Detecting Depressive Symptoms in Older Adults

Project Details


DESCRIPTION (provided by applicant): One consistent and disturbing finding in the suicide literature compels this investigation. Most older adults who take their own lives have an affective disorder, but the potential risk for suicide was unrecognized by family members and health professionals. The central thrust of our symptom detection model is that specific factors deter the detection, diagnosis, and treatment of depression in older adults. ROl funding is sought to test aspects of this model in a demographically and clinically heterogeneous sample of 1000 primary care patients 65 years of age and older. Beginning in August 2001, these patients were recruited into a naturalistic study, "Depression Outcome in Primary Care Elderly" (DPC) (NIMH ROl MH61429-O1A1, J. Lyness, M.D., P.I.). For this proposed ROl, we will collect data from informants who are members of the social networks of participants in the DPC study in order to examine informant detection of depressive disorders and symptoms of depression and anxiety. We will strive to recruit one informant for each subject in that study, and plan to collect data from more than 628 informants. We will ask the informants questions about themselves and the DPC participants' psychiatric symptoms. Specifically, we will examine informant detection of depression as a function of: the severity and history of patients' psychiatric disorders (Aim 1), patients' psychosocial (personality and social support) characteristics and physical health parameters (Aim 2), patients' demographic characteristics (Aim 3), and informants' psychiatric history and self-reported health (Aim 4). We will explore the role of informants' personality traits and attitudes toward mental illness, and differences between African-Americans and Whites will be explored. We hypothesize the detection will be poorer for: disorders that are less severe and first episode (Aim1); patients with certain personality traits (e.g., low extraversion; low openness to experience) or poor physical health (Aim 2); and men and unmarried participants (Aim 3). Detection will also be poorer when informants have no prior history of depression or are in poor physical health (Aim 4). For Aim 2, the mediating effect of social support will be examined. Confirmation of these hypotheses will indicate needed revisions in current approaches to late-life depression and suicide. Findings will help guide the development of screening instruments, educational and clinical interventions, and surveillance strategies to lessen the public health impact of unrecognized and untreated depression.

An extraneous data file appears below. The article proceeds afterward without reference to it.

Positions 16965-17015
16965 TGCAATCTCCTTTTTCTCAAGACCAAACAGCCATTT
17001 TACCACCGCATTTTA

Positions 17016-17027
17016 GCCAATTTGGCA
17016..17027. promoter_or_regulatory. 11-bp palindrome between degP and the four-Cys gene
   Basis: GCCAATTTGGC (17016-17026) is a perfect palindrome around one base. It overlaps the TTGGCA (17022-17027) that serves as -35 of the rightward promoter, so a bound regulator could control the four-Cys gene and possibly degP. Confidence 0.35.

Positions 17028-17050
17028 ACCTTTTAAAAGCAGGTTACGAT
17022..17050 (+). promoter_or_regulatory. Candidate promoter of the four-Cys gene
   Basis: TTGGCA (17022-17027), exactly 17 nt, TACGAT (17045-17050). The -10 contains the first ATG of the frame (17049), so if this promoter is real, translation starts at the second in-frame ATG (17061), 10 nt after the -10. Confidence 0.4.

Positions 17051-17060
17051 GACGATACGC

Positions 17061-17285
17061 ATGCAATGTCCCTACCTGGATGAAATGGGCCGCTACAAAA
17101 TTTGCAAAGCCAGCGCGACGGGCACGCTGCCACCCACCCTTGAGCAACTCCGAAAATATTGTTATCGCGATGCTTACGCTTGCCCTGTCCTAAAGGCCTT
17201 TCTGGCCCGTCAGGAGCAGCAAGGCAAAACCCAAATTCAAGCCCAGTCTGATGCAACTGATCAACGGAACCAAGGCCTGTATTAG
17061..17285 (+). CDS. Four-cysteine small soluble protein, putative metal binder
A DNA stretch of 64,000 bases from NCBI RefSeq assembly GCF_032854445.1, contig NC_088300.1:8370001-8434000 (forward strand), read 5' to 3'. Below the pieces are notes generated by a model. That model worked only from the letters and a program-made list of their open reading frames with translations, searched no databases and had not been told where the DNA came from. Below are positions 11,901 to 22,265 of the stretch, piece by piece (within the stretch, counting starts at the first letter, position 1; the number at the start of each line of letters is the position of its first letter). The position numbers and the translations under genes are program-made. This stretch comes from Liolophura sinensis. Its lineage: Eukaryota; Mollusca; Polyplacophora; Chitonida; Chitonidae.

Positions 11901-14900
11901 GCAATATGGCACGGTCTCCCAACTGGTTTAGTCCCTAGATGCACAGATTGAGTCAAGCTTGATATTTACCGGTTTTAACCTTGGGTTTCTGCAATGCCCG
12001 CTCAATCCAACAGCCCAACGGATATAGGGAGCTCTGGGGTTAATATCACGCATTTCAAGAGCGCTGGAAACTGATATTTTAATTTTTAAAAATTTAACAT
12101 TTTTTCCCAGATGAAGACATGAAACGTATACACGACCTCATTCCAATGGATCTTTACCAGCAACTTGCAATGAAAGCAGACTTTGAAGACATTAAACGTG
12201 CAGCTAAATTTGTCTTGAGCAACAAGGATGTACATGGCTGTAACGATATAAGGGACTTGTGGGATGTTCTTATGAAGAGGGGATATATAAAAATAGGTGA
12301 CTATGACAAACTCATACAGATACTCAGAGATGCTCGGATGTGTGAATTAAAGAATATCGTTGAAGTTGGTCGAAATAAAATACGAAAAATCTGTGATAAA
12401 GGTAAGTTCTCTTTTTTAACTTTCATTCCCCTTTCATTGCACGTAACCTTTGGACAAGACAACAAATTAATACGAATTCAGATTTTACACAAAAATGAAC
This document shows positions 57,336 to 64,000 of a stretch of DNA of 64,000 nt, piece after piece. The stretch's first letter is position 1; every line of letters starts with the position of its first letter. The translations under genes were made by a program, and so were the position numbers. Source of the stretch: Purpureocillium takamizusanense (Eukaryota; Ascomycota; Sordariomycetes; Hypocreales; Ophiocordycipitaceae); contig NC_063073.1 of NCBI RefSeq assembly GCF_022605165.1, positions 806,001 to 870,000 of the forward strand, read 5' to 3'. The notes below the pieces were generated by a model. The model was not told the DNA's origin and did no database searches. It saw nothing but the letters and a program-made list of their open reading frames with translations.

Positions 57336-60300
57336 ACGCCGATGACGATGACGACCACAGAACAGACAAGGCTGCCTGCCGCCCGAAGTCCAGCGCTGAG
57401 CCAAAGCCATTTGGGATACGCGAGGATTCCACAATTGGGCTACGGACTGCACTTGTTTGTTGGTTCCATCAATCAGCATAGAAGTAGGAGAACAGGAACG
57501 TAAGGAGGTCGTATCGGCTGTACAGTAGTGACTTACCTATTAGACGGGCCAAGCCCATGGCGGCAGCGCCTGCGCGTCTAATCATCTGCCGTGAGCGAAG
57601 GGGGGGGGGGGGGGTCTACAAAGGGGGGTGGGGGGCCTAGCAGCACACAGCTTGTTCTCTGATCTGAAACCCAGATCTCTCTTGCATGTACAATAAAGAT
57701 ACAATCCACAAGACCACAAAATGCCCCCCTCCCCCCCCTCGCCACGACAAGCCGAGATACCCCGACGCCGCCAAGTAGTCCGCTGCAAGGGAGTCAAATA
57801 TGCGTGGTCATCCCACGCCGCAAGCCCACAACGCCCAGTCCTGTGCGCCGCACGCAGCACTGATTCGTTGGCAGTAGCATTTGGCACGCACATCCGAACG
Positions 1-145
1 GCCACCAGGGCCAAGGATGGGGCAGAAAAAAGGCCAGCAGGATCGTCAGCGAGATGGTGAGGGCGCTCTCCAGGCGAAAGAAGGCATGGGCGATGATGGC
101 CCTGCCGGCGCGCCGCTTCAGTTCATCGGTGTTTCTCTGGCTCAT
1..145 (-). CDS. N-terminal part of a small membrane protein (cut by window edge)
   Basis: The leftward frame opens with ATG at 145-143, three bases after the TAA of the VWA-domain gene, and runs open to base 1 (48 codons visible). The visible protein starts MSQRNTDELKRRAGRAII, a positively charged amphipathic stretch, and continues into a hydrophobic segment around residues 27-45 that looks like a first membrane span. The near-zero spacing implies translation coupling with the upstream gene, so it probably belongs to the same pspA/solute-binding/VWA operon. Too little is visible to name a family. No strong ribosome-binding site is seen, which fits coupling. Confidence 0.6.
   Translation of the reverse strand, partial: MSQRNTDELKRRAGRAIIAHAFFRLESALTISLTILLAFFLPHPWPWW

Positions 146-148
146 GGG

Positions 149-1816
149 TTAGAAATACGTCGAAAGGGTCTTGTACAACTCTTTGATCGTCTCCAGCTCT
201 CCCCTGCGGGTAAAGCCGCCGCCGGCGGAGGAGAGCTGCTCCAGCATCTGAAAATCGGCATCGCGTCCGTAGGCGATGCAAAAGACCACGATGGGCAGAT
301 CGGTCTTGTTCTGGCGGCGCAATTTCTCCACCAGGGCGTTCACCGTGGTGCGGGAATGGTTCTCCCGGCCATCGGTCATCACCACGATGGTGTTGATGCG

Effective start/end date8/15/027/31/05


  • National Institute of Mental Health: $349,998.00
  • National Institute of Mental Health: $22,414.00
  • National Institute of Mental Health: $315,000.00
  • National Institute of Mental Health: $379,299.00
  • National Institute of Mental Health: $18,866.00


  • Psychiatry and Mental health


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